Another major crossover gospel hit, Whatcha Lookin’ 4, reached number 23 on the Billboard 200 and earned him his first Grammy Award for Best Contemporary Soul Gospel Album.
The following year, Franklin collaborated with Dallas-based choir God’s Property on the album God’s Property from Kirk Franklin’s Nu Nation, which proved to be an even greater success, topping the gospel and R&B charts, reaching number three on the pop chart, and winning a Grammy for Best Gospel Choir or Chorus Album.
Released in 1998, The Nu Nation Project was an ambitious album that combined several different groups including the Family, God’s Property, and a new Franklin-led choir, One Nation Crew.
It also saw participation from mainstream secular artists like Mary J. Blige, R. Kelly, and Bono, and subsequently netted Franklin another award for Best Contemporary Soul Gospel Album. It would also prove to be his final album with the Family.
Over the course of the next few years, Franklin worked on the soundtrack of the 2001 movie Kingdom Come (contributing the single “Thank You”), then returned with 2002’s The Rebirth of Kirk Franklin, his first album as a solo artist.
Building on the success of its predecessor, the disc soared to number four on the Billboard 200 and spent 29 weeks on the Gospel Albums chart. Franklin’s commercial triumphs continued throughout the decade, first with 2005’s Hero and then with 2007’s all-star affair The Fight of My Life. These two projects gave him consecutive Grammys for Best Contemporary R&B Gospel Album and Best Gospel Song (“Imagine Me,” “Help Me Believe”).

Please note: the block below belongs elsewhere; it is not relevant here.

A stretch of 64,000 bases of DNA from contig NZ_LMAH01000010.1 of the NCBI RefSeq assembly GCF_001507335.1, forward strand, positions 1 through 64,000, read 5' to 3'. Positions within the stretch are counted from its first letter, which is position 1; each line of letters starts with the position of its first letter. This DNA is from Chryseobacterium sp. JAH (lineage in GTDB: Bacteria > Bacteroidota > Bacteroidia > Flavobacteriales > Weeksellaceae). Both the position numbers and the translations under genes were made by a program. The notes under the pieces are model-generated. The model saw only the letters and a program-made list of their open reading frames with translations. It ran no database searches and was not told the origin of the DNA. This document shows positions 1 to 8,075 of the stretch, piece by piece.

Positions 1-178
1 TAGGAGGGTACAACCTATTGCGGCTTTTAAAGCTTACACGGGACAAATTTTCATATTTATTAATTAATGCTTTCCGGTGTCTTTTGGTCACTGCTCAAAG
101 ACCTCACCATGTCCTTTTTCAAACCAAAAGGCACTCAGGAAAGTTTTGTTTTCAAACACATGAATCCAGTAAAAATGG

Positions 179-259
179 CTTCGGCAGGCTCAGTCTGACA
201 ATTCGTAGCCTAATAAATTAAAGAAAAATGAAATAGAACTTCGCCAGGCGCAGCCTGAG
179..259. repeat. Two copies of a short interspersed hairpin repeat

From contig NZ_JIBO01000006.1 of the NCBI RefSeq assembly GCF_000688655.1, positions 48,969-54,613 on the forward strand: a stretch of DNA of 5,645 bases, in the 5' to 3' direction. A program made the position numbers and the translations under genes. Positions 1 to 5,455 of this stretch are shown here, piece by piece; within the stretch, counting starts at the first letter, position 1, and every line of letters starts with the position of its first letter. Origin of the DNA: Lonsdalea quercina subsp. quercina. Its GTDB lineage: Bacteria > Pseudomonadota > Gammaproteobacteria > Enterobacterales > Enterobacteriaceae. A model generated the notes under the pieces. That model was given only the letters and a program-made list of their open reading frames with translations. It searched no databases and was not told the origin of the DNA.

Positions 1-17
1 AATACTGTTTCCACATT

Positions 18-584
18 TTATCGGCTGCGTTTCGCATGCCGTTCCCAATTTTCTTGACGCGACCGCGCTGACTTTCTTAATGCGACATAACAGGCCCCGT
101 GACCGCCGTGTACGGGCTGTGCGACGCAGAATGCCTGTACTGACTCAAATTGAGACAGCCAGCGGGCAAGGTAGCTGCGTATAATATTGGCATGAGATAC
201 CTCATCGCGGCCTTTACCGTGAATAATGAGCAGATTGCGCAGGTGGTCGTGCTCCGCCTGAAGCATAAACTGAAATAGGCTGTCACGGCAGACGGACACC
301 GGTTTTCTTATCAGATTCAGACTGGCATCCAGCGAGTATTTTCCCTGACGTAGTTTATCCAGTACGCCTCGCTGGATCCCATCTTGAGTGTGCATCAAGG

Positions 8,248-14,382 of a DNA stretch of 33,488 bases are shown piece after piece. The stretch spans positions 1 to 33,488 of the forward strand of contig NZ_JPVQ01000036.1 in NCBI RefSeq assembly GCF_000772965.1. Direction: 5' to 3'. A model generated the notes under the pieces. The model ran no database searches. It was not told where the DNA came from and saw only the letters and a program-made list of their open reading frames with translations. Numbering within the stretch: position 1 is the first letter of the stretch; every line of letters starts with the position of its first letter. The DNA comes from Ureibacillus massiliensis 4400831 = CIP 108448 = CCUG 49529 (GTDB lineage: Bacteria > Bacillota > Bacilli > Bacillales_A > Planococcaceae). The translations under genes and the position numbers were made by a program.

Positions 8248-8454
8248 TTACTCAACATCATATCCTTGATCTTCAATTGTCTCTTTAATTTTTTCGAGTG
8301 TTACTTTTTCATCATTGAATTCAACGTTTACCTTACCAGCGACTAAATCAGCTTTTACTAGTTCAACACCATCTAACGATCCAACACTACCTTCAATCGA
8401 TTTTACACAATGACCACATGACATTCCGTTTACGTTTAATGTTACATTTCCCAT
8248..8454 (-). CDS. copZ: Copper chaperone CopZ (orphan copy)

In 2010, following the tragic earthquake in Port-au-Prince, Haiti, Franklin assembled an even bigger crowd of gospel all-stars in Nashville’s Quad Studios to record the benefit single “Are You Listening.” His next studio album, 2011’s Hello Fear, featured “I Smile,” his first hit on the Billboard Hot 100 since 2005. More optimistic in tone than his previous outing, the album took the gospel chart by storm, landing in the top spot and remaining there for several weeks. It also won the Grammy for Best Gospel Album, and its title track took Best Gospel Song.
Franklin spent the next two-and-a-half years touring. He formed his own label, Fo Yo Soul, and in November 2015 released Losing My Religion, which despite its title was every bit as faith-based as his previous work. “Wanna Be Happy?,” a pre-album single, was subsequently awarded Best Gospel Performance/Song. The next year, the parent release won Best Gospel Album.
At the same ceremony, Franklin won another Best Gospel Performance/Song award, this time for writing Tamela Mann’s “God Provides,” and was up for two rap awards due to his role in Kanye West’s “Ultralight Beam.” Following several more years of touring, he co-produced Tori Kelly’s 2018 album Hiding Place and launched the Exodus Music & Arts Festival in Dallas.
He returned in 2019 with Long Live Love, his seventh Top 20 pop LP. This resulted in his 14th and 15th Grammy trophies: Best Gospel Album, and Best Gospel Performance/Song for “Love Theory.”